Rep. Peter King (R., New York) Wants Journalists Prosecuted As Spies
One Congressman thinks it would be a good idea to treat journalists as criminals.
New York Congressman Peter King thinks that journalists who public classified material should be prosecuted just like the people who have leaked classified information to them:
(CNN) – Rep. Peter King said Tuesday night that journalists tied to leaks involving classified programs should be punished along with those who leaked the information.
“If they willingly knew that this was classified information, I think actions should be taken, especially on something of this magnitude,” King told CNN’s Anderson Cooper.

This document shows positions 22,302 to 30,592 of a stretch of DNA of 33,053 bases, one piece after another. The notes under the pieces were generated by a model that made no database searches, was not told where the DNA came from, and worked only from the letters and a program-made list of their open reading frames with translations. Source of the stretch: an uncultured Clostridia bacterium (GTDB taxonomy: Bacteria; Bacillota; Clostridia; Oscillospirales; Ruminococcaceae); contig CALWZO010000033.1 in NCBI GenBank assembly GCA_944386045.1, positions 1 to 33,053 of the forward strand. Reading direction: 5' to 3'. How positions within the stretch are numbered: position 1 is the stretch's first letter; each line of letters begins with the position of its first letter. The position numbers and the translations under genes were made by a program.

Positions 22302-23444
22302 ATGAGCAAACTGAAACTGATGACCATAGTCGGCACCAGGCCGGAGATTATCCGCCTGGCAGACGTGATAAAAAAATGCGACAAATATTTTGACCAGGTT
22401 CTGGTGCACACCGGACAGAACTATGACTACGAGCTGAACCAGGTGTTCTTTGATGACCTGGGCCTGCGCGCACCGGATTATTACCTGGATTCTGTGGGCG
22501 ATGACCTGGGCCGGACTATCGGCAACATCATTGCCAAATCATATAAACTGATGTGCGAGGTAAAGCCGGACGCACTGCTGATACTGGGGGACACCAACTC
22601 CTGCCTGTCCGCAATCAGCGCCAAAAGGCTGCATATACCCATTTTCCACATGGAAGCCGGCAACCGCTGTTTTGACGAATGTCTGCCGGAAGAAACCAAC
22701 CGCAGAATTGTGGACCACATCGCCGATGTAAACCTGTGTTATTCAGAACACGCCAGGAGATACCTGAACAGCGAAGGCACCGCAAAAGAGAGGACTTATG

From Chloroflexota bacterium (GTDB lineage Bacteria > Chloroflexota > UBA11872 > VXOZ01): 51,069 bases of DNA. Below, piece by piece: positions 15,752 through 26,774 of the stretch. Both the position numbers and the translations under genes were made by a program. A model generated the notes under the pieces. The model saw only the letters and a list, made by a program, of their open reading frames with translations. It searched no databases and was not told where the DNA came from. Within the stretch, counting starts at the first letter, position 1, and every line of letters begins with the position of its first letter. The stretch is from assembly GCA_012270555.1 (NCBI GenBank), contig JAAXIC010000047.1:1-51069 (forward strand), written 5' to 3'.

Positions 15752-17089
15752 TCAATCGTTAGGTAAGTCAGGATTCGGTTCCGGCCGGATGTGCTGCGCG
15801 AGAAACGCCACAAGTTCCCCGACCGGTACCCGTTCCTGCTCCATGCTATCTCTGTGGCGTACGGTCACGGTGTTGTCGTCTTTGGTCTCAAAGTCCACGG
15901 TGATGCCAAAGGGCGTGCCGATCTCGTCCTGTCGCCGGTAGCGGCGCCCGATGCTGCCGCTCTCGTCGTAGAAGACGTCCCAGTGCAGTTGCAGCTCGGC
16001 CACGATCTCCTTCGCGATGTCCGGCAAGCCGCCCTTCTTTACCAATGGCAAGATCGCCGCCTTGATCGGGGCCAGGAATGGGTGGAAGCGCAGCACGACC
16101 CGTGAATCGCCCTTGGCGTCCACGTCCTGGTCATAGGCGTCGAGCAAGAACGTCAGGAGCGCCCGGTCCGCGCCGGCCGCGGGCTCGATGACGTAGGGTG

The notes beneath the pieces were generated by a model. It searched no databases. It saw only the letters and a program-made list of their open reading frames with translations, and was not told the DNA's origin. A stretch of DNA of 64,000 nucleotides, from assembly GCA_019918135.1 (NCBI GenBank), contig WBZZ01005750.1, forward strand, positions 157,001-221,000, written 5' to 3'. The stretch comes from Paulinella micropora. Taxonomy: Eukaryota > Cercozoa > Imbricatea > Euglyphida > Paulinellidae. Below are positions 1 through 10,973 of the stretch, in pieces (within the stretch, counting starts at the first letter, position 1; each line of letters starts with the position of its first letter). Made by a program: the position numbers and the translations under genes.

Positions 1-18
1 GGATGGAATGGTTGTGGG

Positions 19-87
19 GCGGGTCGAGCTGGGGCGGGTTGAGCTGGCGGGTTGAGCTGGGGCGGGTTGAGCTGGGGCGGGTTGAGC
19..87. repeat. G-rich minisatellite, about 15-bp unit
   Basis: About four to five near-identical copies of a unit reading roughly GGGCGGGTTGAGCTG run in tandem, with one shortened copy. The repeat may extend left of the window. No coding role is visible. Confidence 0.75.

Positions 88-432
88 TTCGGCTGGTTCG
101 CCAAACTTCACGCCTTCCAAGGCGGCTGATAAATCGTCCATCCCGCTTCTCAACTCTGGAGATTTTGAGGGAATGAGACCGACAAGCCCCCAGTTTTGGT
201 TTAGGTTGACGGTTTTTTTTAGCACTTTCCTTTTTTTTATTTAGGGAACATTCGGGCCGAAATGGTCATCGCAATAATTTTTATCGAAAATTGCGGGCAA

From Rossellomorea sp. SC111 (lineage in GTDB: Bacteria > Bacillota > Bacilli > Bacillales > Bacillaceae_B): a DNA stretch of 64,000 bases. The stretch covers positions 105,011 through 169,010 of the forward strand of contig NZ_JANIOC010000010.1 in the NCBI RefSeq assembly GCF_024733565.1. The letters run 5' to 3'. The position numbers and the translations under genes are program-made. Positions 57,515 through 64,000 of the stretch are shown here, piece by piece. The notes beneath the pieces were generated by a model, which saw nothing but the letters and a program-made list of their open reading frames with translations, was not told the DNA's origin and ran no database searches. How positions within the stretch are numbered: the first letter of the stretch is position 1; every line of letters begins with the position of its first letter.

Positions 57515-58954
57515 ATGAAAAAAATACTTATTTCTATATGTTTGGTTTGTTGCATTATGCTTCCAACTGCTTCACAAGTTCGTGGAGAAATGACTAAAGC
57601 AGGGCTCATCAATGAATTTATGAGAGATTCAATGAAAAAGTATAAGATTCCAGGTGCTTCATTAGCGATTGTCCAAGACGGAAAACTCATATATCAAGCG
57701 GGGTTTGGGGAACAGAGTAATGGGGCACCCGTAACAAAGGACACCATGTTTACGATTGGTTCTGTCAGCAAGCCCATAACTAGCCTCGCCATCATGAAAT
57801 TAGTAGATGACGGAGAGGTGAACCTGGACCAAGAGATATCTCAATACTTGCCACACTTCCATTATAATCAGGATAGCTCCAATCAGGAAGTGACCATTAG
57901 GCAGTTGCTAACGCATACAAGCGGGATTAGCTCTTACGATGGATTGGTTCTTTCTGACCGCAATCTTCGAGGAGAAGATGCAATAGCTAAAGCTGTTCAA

A New York Republican, King leads the House Homeland Security subcommittee on Counterintelligence and Terrorism.
His comments come as many in his party have sharply criticized the Department of Justice for seeking a search warrant of a Fox News reporter’s emails and phone records following his involvement with a 2009 leak case.
“There is an obligation both moral, but also legal, I believe, against a reporter disclosing something which would so severely compromise national security,” he said. “As a practical matter, I guess there have been in the past several years a number of reporters who have been prosecuted under (the Espionage Act).”
Here’s the interview